A Long, Happy Marriage – My Secret Formula

Who is Sulabh? Well, it would be more appropriate to ask What is Sulabh?

The current flavor of the season, indeed, is Virushka (the conjugal alliance of a world-famous cricketer and an established film star is what the media dreams of writing about), with matching stakes in looks, fame, and fortune. They are followed very closely by Harkle or Harghan or Megharr, depending on what the cheesy media nomenclaturists will choose to call the blue bloodied bond of Prince Harry and Meghan Markle.

Everybody and their brother, in every corner of the globe, it seems, loves a good romance and a fairy tale wedding. That is, until, the bells for divorce begin to chime. Statisticians tell us that divorce rates are increasing in India, Australia, UK, all across Europe and the US. In States, the divorce rates have fallen marginally in the last couple of years but are still at the 50% mark with subsequent marriages facing an even higher rate.

The six main reasons for divorce cited by divorce coaches and marriage educators are – strong urge for independence, couples don’t know how to fight fair, ‘My way or the Highway’ mentality, declining morals and skewed beliefs, marriages are viewed as disposable in today’s society and our marital expectations are childish.

The six main reasons for divorce cited by divorce coaches and marriage educators are – the strong urge for independence, couples don’t know how to fight fair, ‘My way or the Highway’ mentality, declining morals, and skewed beliefs, marriages are viewed as disposable in today’s society and our marital expectations are childish.

Yet, there are some of us who believe in eternal love, until death do us apart and the “saat janams.” We see many elders in India celebrating their 50th year of togetherness, a cousin recently celebrated her silver, another contemporary is inching towards 20 years.

We – Sulabh and I – personally celebrated 23 years of our Friendiversary (yes, there is such a word in our lexicon now) and 17 years of having been married happily.

So, it set me thinking just what we may be doing right. I realized that I have a partner who is far removed from the patriarchal pressures of identity and does not define himself by the stale, old notions of ‘lord and master.’ Here’s how Sulabh, having stepped away from every regressive diktat, has been the anchor for our blissful conjugality.

Sulabh to me is faith, fate, feelings, and fortitude much more than the mere presence of another human being by my side.

Sulabh could have been a cookie-cutter spouse with all the thrust-upon roles and expectations that make such a liaison unbearable, irksome and laboured. But Sulabh has been a gust of fresh air, supporting logic and reason, while non-conforming with the staid and stagnant beliefs that have infested our society and psyche. He has always been open to the idea of paving one’s own road to the final destination of our journey together.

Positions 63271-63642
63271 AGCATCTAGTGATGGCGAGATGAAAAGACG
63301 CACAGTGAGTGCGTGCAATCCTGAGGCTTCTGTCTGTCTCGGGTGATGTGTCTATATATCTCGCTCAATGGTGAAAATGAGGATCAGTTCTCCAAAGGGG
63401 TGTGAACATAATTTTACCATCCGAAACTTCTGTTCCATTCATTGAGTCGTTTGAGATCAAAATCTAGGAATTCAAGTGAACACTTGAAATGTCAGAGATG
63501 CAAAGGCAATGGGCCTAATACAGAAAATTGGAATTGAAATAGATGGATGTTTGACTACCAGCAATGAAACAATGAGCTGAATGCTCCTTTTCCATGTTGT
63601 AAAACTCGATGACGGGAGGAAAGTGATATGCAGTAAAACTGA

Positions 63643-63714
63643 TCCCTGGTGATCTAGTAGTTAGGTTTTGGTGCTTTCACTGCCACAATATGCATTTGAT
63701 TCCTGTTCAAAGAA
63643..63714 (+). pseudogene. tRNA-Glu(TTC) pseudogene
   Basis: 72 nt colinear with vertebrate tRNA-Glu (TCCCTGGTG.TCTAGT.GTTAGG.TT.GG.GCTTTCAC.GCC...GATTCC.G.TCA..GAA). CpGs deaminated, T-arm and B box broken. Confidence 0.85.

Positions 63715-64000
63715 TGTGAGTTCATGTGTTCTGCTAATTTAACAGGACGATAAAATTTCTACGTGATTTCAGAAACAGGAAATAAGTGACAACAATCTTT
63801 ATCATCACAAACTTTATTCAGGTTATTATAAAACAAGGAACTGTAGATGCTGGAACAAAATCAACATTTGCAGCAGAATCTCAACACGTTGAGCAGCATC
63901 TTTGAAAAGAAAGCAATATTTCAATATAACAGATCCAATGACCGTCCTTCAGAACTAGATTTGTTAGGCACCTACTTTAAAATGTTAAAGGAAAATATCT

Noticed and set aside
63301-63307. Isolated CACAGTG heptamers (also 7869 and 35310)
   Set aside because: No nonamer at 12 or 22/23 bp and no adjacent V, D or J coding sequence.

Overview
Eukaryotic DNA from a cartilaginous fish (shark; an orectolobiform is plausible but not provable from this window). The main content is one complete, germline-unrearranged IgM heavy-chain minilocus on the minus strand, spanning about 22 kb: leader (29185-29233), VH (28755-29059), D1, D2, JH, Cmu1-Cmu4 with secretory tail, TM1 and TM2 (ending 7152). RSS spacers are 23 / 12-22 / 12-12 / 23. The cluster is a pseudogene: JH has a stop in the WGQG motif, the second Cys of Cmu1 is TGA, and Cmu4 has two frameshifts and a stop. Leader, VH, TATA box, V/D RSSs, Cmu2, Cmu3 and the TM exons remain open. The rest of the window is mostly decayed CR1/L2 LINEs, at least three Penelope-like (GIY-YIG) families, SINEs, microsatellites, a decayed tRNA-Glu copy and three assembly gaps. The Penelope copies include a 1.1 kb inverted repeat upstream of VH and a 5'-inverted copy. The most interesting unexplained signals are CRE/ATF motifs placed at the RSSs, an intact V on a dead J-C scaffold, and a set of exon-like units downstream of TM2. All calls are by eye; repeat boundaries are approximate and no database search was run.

Sulabh has never been just about looks. In fact, I was shocked when in the second year of our togetherness; my Australian Boss saw him waiting for me on his Scooter outside her Anand Niketan residence and remarked, “Gosh, he is one hell of a sexy man.” To me, Sulabh has never been sexy in the theoretical definition of the word. To me, he has been the comfort and coziness of a teddy bear that I have snuggled into each time I have been bitten harshly by the world.

Sulabh is not the royal blood that ran in his mother’s father. He is not any of the arrogance that may have sat on the head of his much landed, Brahmin ancestors to whose family, as a matter of huge pride and privilege, belonged the town temple and the resident deity (the Kuldevi).

Sulabh is the love that fills the void left behind by my father and mother who passed on early. He is the testimony to one of life’s wonderful truths – that a spouse can also fill the shoes of parents lost in the race of life.

Sulabh is not his gold-medalist, Leeds graduated, Violin-playing, much recognized and published Mining Engineer father who made several wrong decisions by going into business and having lost it all, landed penniless at our doorstep.

Sulabh is the promise, that no matter what and how many downs we face, tomorrow will always be better, shinier and hopeful.

Sulabh is not his maternal Uncle with the aristocratic title and possessions. Sulabh is the supporting pillar of the home we have built for ourselves, with our own sweat and toil.

Sulabh is not even the non-resident American Cardiologist Uncle, who allegedly had George Harrison amongst some of his famous patients. To Sulabh, I am the celebrity who is meant to conquer the world and come out on top of anything I choose to do.

Sulabh has never been about the shams and societal pressures that families can impose. He is not about rituals and practices either. Yet, he has kept each and every Karva Chauth along with me, without any persuasion and ensuing drama.

Sulabh is never about He and She. It is always the We that matter. And this is just not about gender. It is taken to all other roles and responsibilities. It spreads to being just and showing respect to all around, including the lowest common denominator who work for us.

Sulabh is the least about idolizing and conforming. Or coercing me to follow in the footsteps of his family where religion or matters of culture go. Instead, he too sees the God in things and people I hold supreme, recognizing the divinity in my dog children, the peacocks and squirrels I feed, the greenery I nurture, the inclusiveness I bring in for those people who need the most care and attention.

Sulabh is a mirror to me, accepting me just the way I am. There is nary a need to spruce oneself up or polish and paint to present a pretty visage. I am who I am, in whatever shell I am encased in at that particular point in time and that is all there is to it.